https://wicg.github.io/app-history/ (no spec text yet, but watch this URL)
A new API, window.appHistory, which provides the ability to intercept navigations as well as introspect an application's history entries. This provides a more useful alternative to window.history, specifically aimed at the needs of single-page web applications.
The existing window.history API is hard to deal with in practice, especially for single-page applications. In the best case, developers can work around this with various hacks. In the worst case, it causes user-facing pain in the form of lost state and broken back buttons, or the inability to achieve the desired navigation flow for a web app.
The biggest interoperability risk with this API is that it is building on a rocky foundation. The existing session history spec does not match browsers very well, and browsers do not match each other. Since this new API layers on top of the existing model, this could cause issues.
We plan to address this by having solid and well-tested specifications for all aspects of the new API, as well as every way the new API integrates with window.history. Additionally, we're working in parallel to improve interoperability on the base model through spec updates, writing web platform tests, and fixing browser bugs.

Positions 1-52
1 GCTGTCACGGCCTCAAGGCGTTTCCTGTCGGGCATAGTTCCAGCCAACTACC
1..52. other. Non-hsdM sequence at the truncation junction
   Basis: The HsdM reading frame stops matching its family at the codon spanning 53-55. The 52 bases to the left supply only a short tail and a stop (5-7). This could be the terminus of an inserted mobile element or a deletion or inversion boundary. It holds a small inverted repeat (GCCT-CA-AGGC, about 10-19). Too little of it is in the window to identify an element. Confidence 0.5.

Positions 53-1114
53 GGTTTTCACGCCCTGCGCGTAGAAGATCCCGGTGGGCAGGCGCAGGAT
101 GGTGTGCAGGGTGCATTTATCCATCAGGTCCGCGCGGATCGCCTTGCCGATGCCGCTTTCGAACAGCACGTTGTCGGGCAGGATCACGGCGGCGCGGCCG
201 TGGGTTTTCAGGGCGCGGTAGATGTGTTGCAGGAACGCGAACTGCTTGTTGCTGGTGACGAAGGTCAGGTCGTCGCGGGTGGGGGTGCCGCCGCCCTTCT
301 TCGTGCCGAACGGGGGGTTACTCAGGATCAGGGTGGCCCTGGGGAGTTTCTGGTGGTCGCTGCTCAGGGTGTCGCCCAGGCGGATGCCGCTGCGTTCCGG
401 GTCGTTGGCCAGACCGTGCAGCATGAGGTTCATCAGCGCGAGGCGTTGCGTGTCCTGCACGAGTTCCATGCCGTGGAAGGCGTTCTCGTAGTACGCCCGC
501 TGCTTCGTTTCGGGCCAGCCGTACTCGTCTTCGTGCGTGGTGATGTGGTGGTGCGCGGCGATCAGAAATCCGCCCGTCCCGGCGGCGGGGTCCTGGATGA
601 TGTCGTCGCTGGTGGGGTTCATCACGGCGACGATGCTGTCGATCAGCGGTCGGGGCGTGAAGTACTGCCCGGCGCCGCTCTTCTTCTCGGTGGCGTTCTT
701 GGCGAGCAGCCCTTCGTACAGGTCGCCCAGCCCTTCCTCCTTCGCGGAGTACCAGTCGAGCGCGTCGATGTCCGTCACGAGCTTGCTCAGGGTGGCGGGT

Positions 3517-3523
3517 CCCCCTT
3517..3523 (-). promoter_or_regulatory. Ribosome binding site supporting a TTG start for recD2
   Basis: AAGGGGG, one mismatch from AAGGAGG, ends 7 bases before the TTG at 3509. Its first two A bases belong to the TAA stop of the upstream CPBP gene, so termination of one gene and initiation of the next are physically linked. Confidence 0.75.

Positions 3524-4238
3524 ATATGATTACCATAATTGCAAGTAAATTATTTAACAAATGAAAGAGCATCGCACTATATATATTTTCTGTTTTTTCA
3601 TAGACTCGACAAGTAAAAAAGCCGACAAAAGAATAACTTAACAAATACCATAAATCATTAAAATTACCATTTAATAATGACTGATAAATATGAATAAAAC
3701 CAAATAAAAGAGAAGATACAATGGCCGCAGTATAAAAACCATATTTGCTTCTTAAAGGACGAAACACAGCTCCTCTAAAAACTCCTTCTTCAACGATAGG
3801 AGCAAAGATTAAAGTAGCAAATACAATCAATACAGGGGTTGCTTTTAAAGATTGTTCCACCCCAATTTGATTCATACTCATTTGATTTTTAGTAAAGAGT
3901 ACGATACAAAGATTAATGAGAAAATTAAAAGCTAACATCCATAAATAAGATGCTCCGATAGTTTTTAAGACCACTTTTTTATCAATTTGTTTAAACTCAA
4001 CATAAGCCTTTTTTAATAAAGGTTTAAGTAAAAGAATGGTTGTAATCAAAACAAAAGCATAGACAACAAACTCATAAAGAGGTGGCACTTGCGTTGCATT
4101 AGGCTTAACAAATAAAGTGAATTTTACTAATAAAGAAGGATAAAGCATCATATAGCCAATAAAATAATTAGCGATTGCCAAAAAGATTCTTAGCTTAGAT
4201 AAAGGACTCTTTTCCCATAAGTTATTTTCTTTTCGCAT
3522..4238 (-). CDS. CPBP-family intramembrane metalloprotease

Gecko: No signal
WebKit: No signal
Web developers: Strongly positive: Twitter announcement engagement; WICG announcement engagement; issue tracker engagement; particularly strong individual cases: 1, 2, 3. Many developers have gotten excited and involved. In addition, we have several conversations going on with frameworks, libraries, and larger websites to ensure that we're solving the problems they see with today's history API.
Although this API layers onto the same underlying model as window.history, and will have well-specified interactions with it, the exact integrations may be confusing. (For example, appHistory.push() will behave differently from history.pushState().) We'll do our best to smooth over these rough edges where possible, but will favor making the app history API pleasant to use over making it perfectly align with window.history.
From a performance standpoint, there are some potential challenges regarding exposing information and intercepting navigations that are usually handled in the browser process to the renderer process, and ensuring everything stays synchronized. We will explore this further as we prototype.
This feature would benefit significantly from polyfills, so that developers can use the new app history API even in browsers that don't yet support it. It's still an open question how polyfillable the API will be, which we'll be investigating as we go, but early indications are promising.
We believe the security risks of this feature are minimal because of how it is scoped to same-origin contiguous history entries, and similarly only allows interception of same-origin navigations. We also need to ensure that we don't allow "trapping" the user by preventing them from using their back button; the API is designed to prevent this.
Not yet, but this is a crucial part of the plan to address the interop risks.
This intent message was generated by Chrome Platform Status and then hand-edited.